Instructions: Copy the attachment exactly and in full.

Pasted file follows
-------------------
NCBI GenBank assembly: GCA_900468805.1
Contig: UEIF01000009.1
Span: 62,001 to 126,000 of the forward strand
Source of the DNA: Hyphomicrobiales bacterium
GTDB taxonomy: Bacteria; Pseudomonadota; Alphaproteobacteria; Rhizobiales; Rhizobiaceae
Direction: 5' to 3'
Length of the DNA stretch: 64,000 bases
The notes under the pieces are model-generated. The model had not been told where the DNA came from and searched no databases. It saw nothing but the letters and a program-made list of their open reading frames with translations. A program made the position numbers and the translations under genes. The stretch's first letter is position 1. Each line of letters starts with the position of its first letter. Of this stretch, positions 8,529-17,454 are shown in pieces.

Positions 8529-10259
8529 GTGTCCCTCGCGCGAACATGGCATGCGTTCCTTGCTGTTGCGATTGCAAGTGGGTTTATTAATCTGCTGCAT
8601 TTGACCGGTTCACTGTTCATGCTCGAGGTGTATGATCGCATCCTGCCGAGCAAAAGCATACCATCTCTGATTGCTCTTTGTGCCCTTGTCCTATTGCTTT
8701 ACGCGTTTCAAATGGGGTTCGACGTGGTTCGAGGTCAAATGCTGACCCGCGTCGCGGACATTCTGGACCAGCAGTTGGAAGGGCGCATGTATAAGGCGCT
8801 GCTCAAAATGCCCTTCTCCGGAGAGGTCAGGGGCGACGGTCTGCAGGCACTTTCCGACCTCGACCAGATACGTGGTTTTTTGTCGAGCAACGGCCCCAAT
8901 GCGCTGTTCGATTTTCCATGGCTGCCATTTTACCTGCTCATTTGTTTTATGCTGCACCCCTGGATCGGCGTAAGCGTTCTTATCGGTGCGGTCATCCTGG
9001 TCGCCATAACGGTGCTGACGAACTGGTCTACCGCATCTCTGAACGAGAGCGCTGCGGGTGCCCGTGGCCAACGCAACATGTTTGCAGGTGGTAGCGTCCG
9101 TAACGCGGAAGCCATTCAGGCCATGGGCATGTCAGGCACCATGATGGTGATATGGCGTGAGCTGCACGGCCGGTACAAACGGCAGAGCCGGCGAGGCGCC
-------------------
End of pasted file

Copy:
NCBI GenBank assembly: GCA_900468805.1
Contig: UEIF01000009.1
Span: 62,001 to 126,000 of the forward strand
Source of the DNA: Hyphomicrobiales bacterium
GTDB taxonomy: Bacteria; Pseudomonadota; Alphaproteobacteria; Rhizobiales; Rhizobiaceae
Direction: 5' to 3'
Length of the DNA stretch: 64,000 bases
The notes under the pieces are model-generated. The model had not been told where the DNA came from and searched no databases. It saw nothing but the letters and a program-made list of their open reading frames with translations. A program made the position numbers and the translations under genes. The stretch's first letter is position 1. Each line of letters starts with the position of its first letter. Of this stretch, positions 8,529-17,454 are shown in pieces.

Positions 8529-10259
8529 GTGTCCCTCGCGCGAACATGGCATGCGTTCCTTGCTGTTGCGATTGCAAGTGGGTTTATTAATCTGCTGCAT
8601 TTGACCGGTTCACTGTTCATGCTCGAGGTGTATGATCGCATCCTGCCGAGCAAAAGCATACCATCTCTGATTGCTCTTTGTGCCCTTGTCCTATTGCTTT
8701 ACGCGTTTCAAATGGGGTTCGACGTGGTTCGAGGTCAAATGCTGACCCGCGTCGCGGACATTCTGGACCAGCAGTTGGAAGGGCGCATGTATAAGGCGCT
8801 GCTCAAAATGCCCTTCTCCGGAGAGGTCAGGGGCGACGGTCTGCAGGCACTTTCCGACCTCGACCAGATACGTGGTTTTTTGTCGAGCAACGGCCCCAAT
8901 GCGCTGTTCGATTTTCCATGGCTGCCATTTTACCTGCTCATTTGTTTTATGCTGCACCCCTGGATCGGCGTAAGCGTTCTTATCGGTGCGGTCATCCTGG
9001 TCGCCATAACGGTGCTGACGAACTGGTCTACCGCATCTCTGAACGAGAGCGCTGCGGGTGCCCGTGGCCAACGCAACATGTTTGCAGGTGGTAGCGTCCG
9101 TAACGCGGAAGCCATTCAGGCCATGGGCATGTCAGGCACCATGATGGTGATATGGCGTGAGCTGCACGGCCGGTACAAACGGCAGAGCCGGCGAGGCGCC